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Biofouling as a reservoir of Neoparamoeba pemaquidensis (Page, 1970), the causative agent of amoebic gill disease in Atlantic salmon

Citation

Tan, CK and Nowak, BF and Hodson, SL, Biofouling as a reservoir of Neoparamoeba pemaquidensis (Page, 1970), the causative agent of amoebic gill disease in Atlantic salmon, Aquaculture, 210, (1) pp. 49-58. ISSN 0044-8486 (2002) [Refereed Article]

DOI: doi:10.1016/S0044-8486(01)00858-4

Abstract

Amoebic gill disease (AGD) is currently the most important disease affecting the Tasmanian salmonid industry and is caused by a marine amoeba, Neoparameoba pemaquidensis (Page, 1970). In this study biofouling communities on salmon cages were surveyed for the presence of the disease agent over a period of 4 months. Malt-yeast-seawater (MYS) agar plates were used to culture N. pemaquidensis with its presence confirmed by immunofluorescent antibody test (IFAT). Positive percentages of categorised samples ranged from 0% to 55%. The survey detected the presence of N. pemaquidensis on a number of macrofouling species (in particular bryozoan Scrupocellaria bertholetti and solitary ascidian Ciona intestinalis), and in microfouling and water samples. High percentages of positive IFATs occurred in microfouling aggregates, the solitary ascidian, C. intestinalis, and centrifuged water samples. No positive IFATs occurred from samples of Caprella sp. The presence of N. pemaquidensis was sporadic and varied in species and over sampling month. Experimental exposure of Atlantic salmon, Salmo salar, to lightly fouled netting was conducted to assess the potential for microfouling to act as a source of infection. No signs of the disease were detected in fish exposed to lightly fouled netting treatments, while 100% of positive control fish were infected and had an average of 4.24 ± 1.79 amoebae per field of view in IFAT of mucus smears. When combined with N. pemaquidensis loads in the water column, the loads of amoebae in biofouling communities may contribute to disease outbreaks. Thus, biofouling should be considered a risk factor for AGD outbreaks. © 2002 Elsevier Science B.V. All rights reserved.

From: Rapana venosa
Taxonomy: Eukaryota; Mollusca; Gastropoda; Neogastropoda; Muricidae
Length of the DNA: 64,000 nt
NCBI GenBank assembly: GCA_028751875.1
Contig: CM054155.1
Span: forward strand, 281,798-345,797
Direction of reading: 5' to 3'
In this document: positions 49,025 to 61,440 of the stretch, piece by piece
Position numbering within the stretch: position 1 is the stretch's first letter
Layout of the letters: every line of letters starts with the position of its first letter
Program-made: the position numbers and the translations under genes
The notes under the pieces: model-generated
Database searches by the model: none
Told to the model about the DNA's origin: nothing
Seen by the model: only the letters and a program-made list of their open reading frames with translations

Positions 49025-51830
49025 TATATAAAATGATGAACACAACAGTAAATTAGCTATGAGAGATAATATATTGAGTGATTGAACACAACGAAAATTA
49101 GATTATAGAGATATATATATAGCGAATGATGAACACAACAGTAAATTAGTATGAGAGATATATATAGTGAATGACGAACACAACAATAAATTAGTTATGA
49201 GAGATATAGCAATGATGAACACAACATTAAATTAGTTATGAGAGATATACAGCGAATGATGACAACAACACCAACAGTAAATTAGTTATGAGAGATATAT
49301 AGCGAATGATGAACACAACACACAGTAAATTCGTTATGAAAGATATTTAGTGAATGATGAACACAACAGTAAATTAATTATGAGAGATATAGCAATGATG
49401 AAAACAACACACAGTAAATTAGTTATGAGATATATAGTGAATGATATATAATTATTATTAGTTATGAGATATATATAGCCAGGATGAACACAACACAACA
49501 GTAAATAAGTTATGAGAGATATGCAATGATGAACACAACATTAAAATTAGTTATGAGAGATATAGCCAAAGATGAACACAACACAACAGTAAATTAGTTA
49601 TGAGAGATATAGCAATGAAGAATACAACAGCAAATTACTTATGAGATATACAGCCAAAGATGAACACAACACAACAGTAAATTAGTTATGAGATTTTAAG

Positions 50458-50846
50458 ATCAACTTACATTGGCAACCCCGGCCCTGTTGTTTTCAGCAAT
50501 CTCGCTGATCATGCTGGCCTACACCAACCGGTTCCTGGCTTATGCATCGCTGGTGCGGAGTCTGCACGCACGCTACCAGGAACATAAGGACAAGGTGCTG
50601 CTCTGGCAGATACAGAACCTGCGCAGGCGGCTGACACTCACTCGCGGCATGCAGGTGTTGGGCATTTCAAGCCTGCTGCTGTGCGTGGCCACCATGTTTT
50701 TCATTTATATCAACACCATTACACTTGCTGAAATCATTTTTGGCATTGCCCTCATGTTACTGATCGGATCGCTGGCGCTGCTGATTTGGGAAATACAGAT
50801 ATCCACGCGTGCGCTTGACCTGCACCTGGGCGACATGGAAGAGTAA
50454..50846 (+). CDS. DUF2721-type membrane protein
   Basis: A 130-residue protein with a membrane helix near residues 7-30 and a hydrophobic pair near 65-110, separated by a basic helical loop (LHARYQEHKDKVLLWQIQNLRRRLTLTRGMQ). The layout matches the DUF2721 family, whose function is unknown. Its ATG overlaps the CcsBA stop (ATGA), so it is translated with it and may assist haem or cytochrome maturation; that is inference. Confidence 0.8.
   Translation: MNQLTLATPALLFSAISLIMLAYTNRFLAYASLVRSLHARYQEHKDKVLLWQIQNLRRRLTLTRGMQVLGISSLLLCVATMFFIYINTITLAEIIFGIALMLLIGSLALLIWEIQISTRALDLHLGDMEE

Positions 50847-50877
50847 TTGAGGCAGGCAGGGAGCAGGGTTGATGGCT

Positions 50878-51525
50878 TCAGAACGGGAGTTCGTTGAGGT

Item Details

Item Type:Refereed Article
Research Division:Agricultural and Veterinary Sciences
Research Group:Fisheries Sciences
Research Field:Fish Pests and Diseases
Objective Division:Animal Production and Animal Primary Products
Objective Group:Fisheries - Aquaculture
Objective Field:Fisheries - Aquaculture not elsewhere classified
Author:Tan, CK (Mr Colin Tan)
Author:Nowak, BF (Professor Barbara Nowak)
ID Code:23927
Year Published:2002
Web of Science® Times Cited:35
Deposited By:TAFI - Aquaculture
Deposited On:2002-08-01
Last Modified:2003-05-29
Downloads:0

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